As a relatively new executive director in the nonprofit world, I remember needing help in the office. I was a one-woman show for a newly-developed organization – receptionist, fundraiser, marketing/PR guru, convener, volunteer recruiter, board organizer, and the list went on and on. As you might imagine, it was very difficult to get to the strategic organizational goals that I really needed to on a daily basis because I had to do the smaller tasks that led up to the larger tasks. It seemed impossible and I quickly became overwhelmed. Enter in the Senior Community Service Employment Program (SCSEP). When I learned about that program, it was as if the sky opened up and I heard the Hallelujah Chorus stream from the sky. I immediately applied and was able to have a very talented senior assigned to my agency as an administrative assistant trainee. That person learned from me the skills that she needed, and I received much-needed administrative assistance from her.
SCSEP is a federally-funded job training program for low-income seniors, who need to get back into the workforce. The program pays qualified seniors to get the skills that they need to make them more marketable, and then works side by side with them to help them find employment. SCSEP participants acquire the needed skills by providing community service in nonprofit agencies and public entities. The nonprofits I have managed have been the recipient of that community service on several occasions. I was able to partner with my local SCSEP office again a few years later, when I was managing another nonprofit. We were excited to have another talented administrative assistant trainee assigned to our office. Our organization ended up hiring her and she continues to be employed by that organization to this day.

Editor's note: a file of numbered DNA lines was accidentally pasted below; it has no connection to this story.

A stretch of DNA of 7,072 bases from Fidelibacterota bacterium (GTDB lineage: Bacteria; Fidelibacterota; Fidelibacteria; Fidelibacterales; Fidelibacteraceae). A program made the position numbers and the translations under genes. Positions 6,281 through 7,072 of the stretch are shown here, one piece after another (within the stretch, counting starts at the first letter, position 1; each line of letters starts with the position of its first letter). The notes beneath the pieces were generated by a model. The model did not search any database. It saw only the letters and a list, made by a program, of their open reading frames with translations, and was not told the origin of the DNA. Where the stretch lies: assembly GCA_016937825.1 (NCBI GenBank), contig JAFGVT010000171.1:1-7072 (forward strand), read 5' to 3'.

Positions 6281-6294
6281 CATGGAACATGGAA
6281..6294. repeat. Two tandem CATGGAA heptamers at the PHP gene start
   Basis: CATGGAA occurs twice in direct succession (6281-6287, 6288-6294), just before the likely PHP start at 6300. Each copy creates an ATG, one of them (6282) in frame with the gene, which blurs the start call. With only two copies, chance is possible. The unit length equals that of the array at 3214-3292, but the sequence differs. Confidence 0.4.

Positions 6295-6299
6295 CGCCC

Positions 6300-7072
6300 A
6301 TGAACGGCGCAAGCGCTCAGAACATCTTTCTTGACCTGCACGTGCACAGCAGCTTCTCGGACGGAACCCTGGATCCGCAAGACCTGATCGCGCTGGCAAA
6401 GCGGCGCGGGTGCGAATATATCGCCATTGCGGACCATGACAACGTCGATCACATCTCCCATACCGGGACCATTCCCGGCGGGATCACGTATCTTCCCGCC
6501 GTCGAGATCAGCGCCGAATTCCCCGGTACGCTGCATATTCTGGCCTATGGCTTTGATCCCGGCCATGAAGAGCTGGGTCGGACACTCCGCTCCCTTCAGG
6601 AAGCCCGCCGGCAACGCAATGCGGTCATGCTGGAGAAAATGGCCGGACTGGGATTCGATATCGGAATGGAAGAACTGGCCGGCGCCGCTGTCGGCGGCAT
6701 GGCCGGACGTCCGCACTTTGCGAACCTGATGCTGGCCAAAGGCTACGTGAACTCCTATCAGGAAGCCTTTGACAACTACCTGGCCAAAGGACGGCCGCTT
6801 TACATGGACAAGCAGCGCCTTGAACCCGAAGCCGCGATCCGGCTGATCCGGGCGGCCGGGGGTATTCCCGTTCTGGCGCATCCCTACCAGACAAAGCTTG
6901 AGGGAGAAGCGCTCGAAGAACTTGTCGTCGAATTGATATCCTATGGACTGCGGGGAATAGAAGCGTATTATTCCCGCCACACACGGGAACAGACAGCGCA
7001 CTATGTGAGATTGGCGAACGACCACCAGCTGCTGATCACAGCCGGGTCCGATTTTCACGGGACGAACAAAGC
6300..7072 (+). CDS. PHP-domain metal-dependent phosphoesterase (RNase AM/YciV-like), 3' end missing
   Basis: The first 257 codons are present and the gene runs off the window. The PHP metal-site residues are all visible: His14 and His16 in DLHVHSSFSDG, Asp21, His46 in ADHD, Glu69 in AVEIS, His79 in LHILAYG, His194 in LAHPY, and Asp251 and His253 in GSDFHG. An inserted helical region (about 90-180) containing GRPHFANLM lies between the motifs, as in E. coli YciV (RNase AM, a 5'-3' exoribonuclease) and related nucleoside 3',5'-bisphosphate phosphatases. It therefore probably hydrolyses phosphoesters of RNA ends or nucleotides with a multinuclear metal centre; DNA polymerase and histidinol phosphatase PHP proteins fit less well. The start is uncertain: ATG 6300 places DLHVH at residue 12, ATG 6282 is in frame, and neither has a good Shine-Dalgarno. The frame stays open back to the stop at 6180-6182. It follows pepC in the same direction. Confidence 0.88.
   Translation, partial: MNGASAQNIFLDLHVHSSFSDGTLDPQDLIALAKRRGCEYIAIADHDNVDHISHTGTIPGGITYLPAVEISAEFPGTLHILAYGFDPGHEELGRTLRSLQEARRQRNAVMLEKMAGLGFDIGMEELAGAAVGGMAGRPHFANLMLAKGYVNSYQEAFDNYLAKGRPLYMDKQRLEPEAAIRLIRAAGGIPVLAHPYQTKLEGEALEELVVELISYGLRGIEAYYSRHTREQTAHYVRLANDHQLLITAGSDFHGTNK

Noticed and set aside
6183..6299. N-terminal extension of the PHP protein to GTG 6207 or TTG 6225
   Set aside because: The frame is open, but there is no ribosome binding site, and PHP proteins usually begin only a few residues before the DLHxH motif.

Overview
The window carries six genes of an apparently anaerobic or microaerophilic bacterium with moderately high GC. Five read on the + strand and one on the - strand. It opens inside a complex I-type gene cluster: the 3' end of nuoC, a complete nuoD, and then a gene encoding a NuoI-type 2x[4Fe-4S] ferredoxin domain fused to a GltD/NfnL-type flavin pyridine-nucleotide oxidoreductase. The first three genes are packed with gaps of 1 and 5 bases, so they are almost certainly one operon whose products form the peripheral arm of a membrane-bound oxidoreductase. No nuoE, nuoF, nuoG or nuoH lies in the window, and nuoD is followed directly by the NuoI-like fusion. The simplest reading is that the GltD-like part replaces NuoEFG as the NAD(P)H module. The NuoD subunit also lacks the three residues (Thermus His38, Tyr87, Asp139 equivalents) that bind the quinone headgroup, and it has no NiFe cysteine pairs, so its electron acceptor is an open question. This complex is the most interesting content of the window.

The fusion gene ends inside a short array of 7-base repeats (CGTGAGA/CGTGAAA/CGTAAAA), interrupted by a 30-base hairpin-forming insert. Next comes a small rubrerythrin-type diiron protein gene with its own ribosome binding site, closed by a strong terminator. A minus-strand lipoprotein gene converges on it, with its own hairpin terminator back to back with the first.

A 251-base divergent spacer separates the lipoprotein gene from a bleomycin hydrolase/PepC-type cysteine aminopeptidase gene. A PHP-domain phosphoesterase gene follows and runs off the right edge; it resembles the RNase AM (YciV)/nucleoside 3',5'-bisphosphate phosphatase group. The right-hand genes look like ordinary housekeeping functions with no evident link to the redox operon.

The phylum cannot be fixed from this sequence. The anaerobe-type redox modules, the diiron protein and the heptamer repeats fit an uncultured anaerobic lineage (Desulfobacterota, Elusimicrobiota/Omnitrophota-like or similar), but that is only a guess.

I share my experiences with SCSEP because very often those of us in nonprofit management aren’t aware of the valuable people resources that exist through SCSEP, and older workers in general. Did you know that employers rate older workers high on characteristics such as judgment, commitment to quality, attendance, and punctuality? Thanks, Department of Labor for highlighting that. You may also be aware that here in the United States we are undergoing a demographic shift as it relates to older Americans and the workplace. The average and median age of the U.S. population is rising, and the composition of the workforce with it. By 2020, it is estimated that workers 55 and over will make up 25% of the U.S. civilian labor force, up from 13% in 2000 (Department of Labor). So, as you evaluate the organizational needs that you have and the skill-set that you want in your next employee, don’t forget about the older worker. You won’t be sorry.